Switching metaphors, Facebook is Humpty-Dumpty, and it's already on the ground. None of King Mark's horses (e.g. better algorithms) or men (and women, doing icky jobs) can put it together again. 

Look at what's happening for Zuck in terms of grief stages: denial, anger, bargaining and acceptance.

At first he denied that the problem was thereeven as fraudulent and misleading ads ran right next to the post where he did the denying. I suppose he went through the anger stage in private. Now he's at the bargaining stage, betting that humans with awful jobs can halt the rising tide of outrage and embarrassment. 

He's not alone. In How to Fix Facebook—Before It Fixes Us, Roger McNamee, an investor and old friend of Zuckerberg's, deeply examines What Went Wrong, and teams up with ethicist Tristan Harris to produce an eight-point prescription for fixing Facebook, and all the awful shit it's doing to us.

It won't work, because it can't.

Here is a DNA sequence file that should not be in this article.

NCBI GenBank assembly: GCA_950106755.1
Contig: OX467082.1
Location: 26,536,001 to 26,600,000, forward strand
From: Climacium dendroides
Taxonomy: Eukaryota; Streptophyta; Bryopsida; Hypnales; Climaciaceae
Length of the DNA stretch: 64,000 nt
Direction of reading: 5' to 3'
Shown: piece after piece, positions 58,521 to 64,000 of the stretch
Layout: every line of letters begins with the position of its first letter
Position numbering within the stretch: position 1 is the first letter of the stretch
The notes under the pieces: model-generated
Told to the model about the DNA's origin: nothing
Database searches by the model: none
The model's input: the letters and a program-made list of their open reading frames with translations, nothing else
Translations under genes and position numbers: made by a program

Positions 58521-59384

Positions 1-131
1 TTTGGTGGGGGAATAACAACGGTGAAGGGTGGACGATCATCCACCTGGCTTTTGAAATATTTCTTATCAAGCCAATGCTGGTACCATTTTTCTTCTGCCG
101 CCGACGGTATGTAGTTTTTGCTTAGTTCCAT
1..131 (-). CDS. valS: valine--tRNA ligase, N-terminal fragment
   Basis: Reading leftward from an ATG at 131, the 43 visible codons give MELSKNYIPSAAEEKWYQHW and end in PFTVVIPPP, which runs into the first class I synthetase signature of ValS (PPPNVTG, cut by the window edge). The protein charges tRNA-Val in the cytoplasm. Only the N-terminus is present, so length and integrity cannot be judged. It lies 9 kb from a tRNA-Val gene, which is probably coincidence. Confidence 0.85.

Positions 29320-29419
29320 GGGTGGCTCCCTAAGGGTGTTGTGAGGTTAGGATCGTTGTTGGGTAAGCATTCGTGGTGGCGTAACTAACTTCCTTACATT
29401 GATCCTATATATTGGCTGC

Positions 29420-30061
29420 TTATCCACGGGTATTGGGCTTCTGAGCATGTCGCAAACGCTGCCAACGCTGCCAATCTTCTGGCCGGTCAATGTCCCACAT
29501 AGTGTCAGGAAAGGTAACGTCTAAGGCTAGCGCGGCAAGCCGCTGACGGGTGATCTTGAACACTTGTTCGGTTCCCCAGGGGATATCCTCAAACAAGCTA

John Battelle explains why in two pieces published in his magazine NewCo Shift. The first, which went up last September, is Lost Context: How Did We End Up Here? The second, published today, is Facebook Can't Be Fixed. As his subhead explains, "Facebook’s fundamental problem is not foreign interference, spam bots, trolls, or fame mongers. It’s the company’s core business model, and abandoning it is not an option." That nicely compresses my main point here.

The best thing all of us can do, both for ourselves and for Facebook, is face both what it has become and how terminal it is.

The best thing for Zuck to do is get the hell out, let it finish failing, and start over with something new and better, based on what he and others have learned from the experience. (Which tends to be the best teacher. And hell, he's still young.) It should help him—and all of us—to know that all companies fail; they just fail faster in Silicon Valley.

Google has the same problem, by the way, but is more aware of it, more diversified, founded on far better intentions (e.g. that nice stuff about gathering and sharing all the world's knowledge) and therefore more likely to survive, at least for awhile. 

It helps to remember that all companies have souls born of founding purposes. And there's a helluva big difference between a search engine meant to find "all the world's knowledge" and one meant to find hot girls on a college campus.